- Life’s unique use of information may be the key to understanding what makes it different from other physical systems.
- Life is the only physical system that actively uses information.
- We need to find a tractable, operational, and mathematical definition of semantic information that researchers can use to pry open the physics of life.
Life is really weird. From the vantage point of a physicist, it is even stranger. Life is unlike any other phenomenon in physics. Stars, electrons, and black holes are all amazing in their own ways. But only life invents, and the first thing life invents is itself.
Life is creative in a way that no other physical system can be, and its unique use of information may be the key to understanding what makes it different from other physical systems. Now, thanks to a new grant my colleagues and I have received from the Templeton Foundation, we are going to be exploring exactly how information allows life to work its magic. I’m very excited about the project, and this essay is my first report from the frontier as we plunge into terra incognita.
How information defines order
If information is the key to understanding life, the first question is, what kind of information does life use? Answering that question is the focus of our research project. To understand why it is important, we have to go back to the dawn of the information age and its earliest pioneer, Claude Shannon, a researcher at Bell Laboratories during the mid-20th century. In 1948, Shannon wrote a paper titled A Mathematical Theory of Communication. It was a game changer, and it set the stage for the digital revolution. Shannon’s first step was to define what he meant by information. To do this, he relied on earlier work that looked at the question in terms of probabilities, or of surprising events.
Consider watching a string of characters showing up on your computer screen one after the other. If the string consisted of nothing but the number 1 repeated over and over, the appearance of another 1 would not be very surprising. But if a 7 suddenly appeared, you would perk up. Something new has shown up in the string, and for Shannon, that means information has been conveyed. There is a link, for him, between the probability of an event and the information that it holds. Working with this link between information and events as symbols in a string, Shannon defined syntactic information. It was all about syntax, he reasoned — the proper order of characters, words, and phrases. Shannon then worked out a stunningly powerful theory of how to use syntactic information that became the basis for modern computers.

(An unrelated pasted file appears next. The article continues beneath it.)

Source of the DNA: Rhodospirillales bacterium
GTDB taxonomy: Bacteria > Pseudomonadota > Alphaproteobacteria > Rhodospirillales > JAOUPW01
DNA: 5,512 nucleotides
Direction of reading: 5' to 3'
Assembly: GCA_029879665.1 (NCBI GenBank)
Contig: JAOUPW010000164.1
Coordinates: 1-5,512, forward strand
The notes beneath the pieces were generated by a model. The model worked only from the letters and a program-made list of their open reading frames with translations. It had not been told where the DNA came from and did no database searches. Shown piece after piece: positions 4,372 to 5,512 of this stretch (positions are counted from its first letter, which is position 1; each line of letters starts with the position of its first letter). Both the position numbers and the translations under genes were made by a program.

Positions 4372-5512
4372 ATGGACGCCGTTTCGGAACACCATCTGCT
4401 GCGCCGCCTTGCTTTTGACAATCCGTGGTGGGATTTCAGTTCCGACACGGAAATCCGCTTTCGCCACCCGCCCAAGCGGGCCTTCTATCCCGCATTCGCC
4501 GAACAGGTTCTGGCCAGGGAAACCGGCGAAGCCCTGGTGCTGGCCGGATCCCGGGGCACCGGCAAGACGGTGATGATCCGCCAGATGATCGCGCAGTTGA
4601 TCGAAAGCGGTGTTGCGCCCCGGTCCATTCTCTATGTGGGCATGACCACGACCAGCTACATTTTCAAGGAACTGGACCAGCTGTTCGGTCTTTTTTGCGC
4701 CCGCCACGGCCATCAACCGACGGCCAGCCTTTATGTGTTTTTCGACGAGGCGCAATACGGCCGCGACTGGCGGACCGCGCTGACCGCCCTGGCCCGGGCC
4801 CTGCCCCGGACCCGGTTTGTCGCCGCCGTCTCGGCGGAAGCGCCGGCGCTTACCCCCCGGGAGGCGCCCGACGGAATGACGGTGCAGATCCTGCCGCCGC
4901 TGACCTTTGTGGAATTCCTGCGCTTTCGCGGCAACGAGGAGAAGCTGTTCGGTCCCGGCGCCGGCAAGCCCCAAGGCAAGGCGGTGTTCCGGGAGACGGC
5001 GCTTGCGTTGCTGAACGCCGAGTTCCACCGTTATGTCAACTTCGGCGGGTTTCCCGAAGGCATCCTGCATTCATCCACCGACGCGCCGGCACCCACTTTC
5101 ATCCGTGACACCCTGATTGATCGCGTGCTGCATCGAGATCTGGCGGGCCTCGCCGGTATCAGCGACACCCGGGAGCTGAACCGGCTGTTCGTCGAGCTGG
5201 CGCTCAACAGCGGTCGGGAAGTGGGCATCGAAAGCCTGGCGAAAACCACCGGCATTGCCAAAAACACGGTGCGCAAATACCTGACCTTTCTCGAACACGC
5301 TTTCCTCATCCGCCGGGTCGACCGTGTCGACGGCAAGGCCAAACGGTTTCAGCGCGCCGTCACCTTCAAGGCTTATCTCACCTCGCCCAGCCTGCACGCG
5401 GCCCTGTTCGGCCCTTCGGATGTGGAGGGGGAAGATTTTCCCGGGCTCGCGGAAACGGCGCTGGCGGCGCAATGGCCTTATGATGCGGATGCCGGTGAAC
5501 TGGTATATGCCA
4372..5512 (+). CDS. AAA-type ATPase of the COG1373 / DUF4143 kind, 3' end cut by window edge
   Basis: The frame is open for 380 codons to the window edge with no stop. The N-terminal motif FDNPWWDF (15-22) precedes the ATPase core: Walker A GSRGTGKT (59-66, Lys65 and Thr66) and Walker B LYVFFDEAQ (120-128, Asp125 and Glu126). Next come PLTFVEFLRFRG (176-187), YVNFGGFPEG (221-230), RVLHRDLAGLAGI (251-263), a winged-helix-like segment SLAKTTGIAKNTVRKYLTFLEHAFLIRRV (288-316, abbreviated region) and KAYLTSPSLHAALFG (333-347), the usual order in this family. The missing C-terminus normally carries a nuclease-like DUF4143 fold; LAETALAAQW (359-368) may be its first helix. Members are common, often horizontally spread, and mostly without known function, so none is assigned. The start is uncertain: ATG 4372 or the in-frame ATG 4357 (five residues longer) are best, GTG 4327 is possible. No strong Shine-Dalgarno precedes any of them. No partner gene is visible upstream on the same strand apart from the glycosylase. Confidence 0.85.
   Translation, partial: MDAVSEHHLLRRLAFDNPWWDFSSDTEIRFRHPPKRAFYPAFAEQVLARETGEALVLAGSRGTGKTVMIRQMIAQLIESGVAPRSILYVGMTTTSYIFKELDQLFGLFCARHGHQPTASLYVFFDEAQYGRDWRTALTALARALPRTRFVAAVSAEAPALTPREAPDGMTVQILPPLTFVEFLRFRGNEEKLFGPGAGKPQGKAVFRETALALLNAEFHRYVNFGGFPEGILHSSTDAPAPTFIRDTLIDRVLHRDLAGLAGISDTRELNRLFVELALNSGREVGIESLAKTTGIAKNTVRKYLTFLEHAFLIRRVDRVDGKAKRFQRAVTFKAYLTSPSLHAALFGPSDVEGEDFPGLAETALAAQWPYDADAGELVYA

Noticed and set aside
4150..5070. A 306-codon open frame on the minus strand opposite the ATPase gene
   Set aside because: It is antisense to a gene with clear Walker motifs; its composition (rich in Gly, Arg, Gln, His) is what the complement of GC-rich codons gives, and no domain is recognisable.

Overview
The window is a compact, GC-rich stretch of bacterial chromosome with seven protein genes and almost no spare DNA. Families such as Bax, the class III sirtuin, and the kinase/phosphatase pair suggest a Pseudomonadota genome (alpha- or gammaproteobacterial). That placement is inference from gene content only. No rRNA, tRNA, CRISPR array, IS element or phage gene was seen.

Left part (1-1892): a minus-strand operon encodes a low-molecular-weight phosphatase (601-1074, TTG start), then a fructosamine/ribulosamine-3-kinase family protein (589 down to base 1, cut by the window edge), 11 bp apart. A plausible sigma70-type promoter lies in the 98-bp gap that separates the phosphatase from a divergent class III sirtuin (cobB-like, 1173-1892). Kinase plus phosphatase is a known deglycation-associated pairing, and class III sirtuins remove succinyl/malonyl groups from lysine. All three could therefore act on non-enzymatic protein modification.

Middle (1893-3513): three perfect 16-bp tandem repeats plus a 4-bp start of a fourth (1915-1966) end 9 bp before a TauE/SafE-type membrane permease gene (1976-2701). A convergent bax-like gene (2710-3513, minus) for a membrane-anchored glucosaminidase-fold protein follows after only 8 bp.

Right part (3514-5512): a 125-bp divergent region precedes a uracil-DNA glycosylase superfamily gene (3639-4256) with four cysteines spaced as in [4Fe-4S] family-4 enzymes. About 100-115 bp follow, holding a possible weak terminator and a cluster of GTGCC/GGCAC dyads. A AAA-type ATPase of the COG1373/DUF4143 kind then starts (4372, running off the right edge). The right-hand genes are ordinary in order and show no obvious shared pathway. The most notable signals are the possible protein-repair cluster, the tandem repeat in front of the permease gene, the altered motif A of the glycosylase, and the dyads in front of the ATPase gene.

Sure, but what does it mean?
What Shannon’s definition did not address, however, was meaning. Shannon made it explicit that was never his intent, but meaning is key to the common-sense understanding of what information is. Information conveys something to be known to someone who wants to know it. In other words, information has semantic content, and what Shannon’s syntactic definition had purposely ignored was the role of semantic information.
This is a huge potential problem when it comes to trying to understand the unique role information plays for life. The reason physicists see information as the key to understanding life as a physical system is simple: Life is the only physical system that actively uses it. Sure, I can describe the network of thermonuclear reactions in a star in terms of information. But I also could choose not to describe it that way. After all, the star is not using the information in any way that makes such a description necessary.
Life, however, is different. Life must be described in terms of its use of information. This is because life’s capacity to create and maintain itself can only occur because it processes information.
But syntactic information alone is not what matters for life — meaning is also important. The information life uses always carries a valence, a significance to the organism’s continuation. This gives life its agency and autonomy, allowing it to sense and respond to the environment. Even more fundamental is the essential division it explicates between an organism and its environment — it separates “me” from “not me.”
Our goal, then, is to understand life’s unique use of semantic information. Of course, “meaning” is a slippery philosophical idea, and many books have been written on the subject. But our Templeton project, based on a brilliant paper in 2018 by Artemy Kolchinsky and David Wolpert, aims to find a tractable, operational, and mathematical definition of semantic information that researchers can use to pry open the physics of life. (Kolchinsky, by the way, is part of the team). If the project succeeds, we might be able to understand how a bunch of chemicals can eventually give shape to a cell, or how a bunch of individuals can form a complex technological society.
It is a very exciting possibility, and we’re just getting started. Stay tuned to see how it goes.